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Intergenerational Top Income Mobility in Sweden – Capitalist Dynasties in the Land of Equal Opportunity?

Author

Listed:
  • Björklund, Anders

    () (Stockholm University)

  • Roine, Jesper

    () (Stockholm School of Economics)

  • Waldenström, Daniel

    () (Research Institute of Industrial Economics (IFN))

Abstract

This paper presents new evidence on intergenerational mobility in the top of the income and earnings distribution. Using a large dataset of matched father-son pairs in Sweden, we find that intergenerational transmission is very strong in the top, more so for income than for earnings. In the extreme top (top 0.1 percent) income transmission is remarkable with an IG elasticity above 0.9. We also study potential transmission mechanisms and find that sons’ IQ, non-cognitive skills and education are all unlikely channels in explaining this strong transmission. Within the top percentile, increases in fathers’ income are, if anything, negatively associated with these variables. Wealth, on the other hand, has a significantly positive association. Our results suggest that Sweden, known for having relatively high intergenerational mobility in general, is a society where transmission remains strong in the very top of the distribution and that wealth is the most likely channel.

Suggested Citation

  • Björklund, Anders & Roine, Jesper & Waldenström, Daniel, 2008. "Intergenerational Top Income Mobility in Sweden – Capitalist Dynasties in the Land of Equal Opportunity?," Working Paper Series 775, Research Institute of Industrial Economics, revised 27 Sep 2010.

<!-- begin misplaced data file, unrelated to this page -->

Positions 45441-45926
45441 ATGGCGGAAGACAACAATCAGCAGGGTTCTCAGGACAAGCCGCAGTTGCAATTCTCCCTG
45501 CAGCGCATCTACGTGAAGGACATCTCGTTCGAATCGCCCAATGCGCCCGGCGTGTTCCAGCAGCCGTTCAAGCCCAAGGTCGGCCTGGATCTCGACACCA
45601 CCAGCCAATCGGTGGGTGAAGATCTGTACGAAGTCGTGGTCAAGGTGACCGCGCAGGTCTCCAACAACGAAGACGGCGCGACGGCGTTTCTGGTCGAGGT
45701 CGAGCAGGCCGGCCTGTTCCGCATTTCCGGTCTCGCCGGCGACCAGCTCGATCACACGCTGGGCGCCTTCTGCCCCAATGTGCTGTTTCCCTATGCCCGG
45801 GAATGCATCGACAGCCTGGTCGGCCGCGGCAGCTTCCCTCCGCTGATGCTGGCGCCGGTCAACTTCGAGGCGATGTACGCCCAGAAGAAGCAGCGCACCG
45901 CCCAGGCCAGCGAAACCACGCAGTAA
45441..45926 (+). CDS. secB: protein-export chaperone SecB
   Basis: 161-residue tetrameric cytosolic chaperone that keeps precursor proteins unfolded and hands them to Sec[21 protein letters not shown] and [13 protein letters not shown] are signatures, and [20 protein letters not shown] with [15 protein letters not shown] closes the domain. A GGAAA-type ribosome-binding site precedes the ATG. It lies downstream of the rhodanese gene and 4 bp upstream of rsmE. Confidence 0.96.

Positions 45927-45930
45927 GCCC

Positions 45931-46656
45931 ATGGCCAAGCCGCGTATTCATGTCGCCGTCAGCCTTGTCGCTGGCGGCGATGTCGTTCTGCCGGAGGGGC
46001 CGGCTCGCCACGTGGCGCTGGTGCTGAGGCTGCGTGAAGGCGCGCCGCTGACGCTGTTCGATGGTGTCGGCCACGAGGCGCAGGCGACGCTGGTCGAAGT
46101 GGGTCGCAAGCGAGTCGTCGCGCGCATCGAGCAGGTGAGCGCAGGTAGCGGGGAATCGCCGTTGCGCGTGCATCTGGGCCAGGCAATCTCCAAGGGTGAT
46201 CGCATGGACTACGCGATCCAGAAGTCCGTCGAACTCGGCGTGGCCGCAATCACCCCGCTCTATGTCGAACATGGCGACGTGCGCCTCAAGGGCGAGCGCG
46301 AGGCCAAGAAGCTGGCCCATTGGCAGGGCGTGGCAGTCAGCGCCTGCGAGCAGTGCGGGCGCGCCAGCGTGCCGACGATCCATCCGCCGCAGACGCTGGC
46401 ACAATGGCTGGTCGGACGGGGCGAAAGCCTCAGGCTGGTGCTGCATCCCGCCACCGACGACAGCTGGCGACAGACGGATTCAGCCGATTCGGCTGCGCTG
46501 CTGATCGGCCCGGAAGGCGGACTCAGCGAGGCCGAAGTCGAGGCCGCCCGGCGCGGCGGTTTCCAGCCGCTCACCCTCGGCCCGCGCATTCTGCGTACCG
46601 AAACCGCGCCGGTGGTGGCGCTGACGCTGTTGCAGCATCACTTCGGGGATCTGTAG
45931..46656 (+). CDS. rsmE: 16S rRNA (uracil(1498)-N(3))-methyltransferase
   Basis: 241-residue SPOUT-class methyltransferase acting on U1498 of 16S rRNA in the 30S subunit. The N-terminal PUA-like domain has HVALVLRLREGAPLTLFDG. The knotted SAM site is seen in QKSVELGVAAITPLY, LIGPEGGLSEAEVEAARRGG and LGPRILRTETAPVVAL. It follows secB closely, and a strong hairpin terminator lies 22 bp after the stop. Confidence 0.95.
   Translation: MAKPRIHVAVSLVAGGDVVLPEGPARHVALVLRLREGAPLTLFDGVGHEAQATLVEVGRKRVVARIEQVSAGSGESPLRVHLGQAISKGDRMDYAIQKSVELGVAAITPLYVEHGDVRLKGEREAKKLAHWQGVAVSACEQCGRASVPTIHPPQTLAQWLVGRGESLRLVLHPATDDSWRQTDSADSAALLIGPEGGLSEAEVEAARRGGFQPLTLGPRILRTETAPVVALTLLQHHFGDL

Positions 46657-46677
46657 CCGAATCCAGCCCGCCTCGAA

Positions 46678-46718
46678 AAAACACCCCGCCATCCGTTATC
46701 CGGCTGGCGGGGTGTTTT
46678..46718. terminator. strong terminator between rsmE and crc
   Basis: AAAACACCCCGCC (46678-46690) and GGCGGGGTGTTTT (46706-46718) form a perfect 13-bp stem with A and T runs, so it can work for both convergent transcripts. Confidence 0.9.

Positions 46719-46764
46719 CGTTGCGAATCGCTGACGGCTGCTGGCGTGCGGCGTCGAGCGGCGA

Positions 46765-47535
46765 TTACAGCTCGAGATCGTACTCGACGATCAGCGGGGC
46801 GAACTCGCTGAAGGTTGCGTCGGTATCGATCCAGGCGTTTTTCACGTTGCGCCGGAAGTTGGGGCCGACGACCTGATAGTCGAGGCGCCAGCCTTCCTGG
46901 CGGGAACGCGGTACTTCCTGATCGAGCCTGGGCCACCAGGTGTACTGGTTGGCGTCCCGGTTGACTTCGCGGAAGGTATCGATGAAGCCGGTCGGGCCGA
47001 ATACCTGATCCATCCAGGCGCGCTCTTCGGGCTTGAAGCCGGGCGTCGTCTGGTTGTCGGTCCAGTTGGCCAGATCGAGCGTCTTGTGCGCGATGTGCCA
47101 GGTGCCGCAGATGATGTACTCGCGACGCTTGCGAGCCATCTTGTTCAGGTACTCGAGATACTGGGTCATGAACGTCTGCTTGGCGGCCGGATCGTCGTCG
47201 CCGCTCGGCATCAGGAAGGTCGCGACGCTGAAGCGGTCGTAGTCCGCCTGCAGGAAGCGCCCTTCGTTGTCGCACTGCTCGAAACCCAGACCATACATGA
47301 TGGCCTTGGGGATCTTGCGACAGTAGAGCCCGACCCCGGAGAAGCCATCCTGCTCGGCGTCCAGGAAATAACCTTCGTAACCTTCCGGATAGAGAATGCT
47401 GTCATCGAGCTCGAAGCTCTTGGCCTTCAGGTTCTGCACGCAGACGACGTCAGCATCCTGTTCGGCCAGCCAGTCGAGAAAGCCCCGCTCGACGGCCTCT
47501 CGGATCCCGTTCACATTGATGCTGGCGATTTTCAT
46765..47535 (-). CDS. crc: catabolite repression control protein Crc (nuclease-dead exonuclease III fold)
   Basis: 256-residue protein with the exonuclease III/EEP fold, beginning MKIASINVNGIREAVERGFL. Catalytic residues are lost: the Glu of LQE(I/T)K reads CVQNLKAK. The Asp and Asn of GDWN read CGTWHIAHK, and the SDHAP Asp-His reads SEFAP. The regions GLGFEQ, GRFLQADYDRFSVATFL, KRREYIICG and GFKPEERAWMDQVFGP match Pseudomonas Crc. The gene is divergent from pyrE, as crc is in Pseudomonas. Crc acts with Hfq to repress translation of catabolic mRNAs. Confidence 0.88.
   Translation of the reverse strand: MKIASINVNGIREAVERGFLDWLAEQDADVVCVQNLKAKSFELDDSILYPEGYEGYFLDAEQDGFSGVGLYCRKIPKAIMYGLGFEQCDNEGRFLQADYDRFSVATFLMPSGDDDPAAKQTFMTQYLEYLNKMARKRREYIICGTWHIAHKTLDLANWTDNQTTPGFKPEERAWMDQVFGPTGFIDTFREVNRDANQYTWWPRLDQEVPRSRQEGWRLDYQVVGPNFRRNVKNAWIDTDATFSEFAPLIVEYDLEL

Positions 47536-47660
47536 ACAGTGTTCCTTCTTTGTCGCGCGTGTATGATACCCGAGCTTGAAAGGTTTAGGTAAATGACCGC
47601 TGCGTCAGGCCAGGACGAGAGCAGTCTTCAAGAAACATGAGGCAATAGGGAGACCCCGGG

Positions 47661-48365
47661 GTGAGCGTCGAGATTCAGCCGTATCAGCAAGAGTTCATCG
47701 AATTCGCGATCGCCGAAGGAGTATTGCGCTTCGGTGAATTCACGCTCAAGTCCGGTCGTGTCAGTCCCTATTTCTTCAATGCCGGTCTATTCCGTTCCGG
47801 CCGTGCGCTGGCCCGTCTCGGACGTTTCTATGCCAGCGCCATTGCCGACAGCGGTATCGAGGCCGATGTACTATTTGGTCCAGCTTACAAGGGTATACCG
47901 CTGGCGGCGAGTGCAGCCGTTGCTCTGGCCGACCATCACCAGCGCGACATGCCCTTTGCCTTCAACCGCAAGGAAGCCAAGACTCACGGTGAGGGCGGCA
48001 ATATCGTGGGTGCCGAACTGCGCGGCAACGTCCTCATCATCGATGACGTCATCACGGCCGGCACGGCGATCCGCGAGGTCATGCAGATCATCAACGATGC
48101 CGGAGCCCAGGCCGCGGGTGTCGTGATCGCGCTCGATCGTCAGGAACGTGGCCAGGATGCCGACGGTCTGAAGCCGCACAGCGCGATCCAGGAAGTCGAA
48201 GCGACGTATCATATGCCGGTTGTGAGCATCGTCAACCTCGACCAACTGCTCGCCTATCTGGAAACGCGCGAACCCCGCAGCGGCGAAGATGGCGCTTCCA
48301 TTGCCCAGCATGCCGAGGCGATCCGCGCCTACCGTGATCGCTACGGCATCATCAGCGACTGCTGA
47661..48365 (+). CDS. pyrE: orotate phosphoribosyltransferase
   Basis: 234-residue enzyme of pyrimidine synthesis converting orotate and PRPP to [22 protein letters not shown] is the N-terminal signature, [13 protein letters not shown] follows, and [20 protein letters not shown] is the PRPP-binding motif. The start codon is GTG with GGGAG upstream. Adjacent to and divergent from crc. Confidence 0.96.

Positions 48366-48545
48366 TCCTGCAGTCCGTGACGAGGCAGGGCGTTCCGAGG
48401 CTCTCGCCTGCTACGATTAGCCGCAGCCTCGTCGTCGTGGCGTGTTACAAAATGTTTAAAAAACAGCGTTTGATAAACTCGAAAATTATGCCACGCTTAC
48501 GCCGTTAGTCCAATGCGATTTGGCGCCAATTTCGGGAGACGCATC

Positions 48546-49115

• Handle: RePEc:hhs:iuiwop:0775
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    1. Björklund, Anders & Roine, Jesper & Waldenström, Daniel, 2012. "Intergenerational top income mobility in Sweden: Capitalist dynasties in the land of equal opportunity?," Journal of Public Economics, Elsevier, vol. 96(5), pages 474-484.
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    Keywords

    Intergenerational income mobility; Top incomes; Earnings inequality; Income inequality; Welfare state; Non-linear regression; Quantile regression;

    JEL classification:

    • D31 - Microeconomics - - Distribution - - - Personal Income and Wealth Distribution
    • J62 - Labor and Demographic Economics - - Mobility, Unemployment, Vacancies, and Immigrant Workers - - - Job, Occupational and Intergenerational Mobility; Promotion

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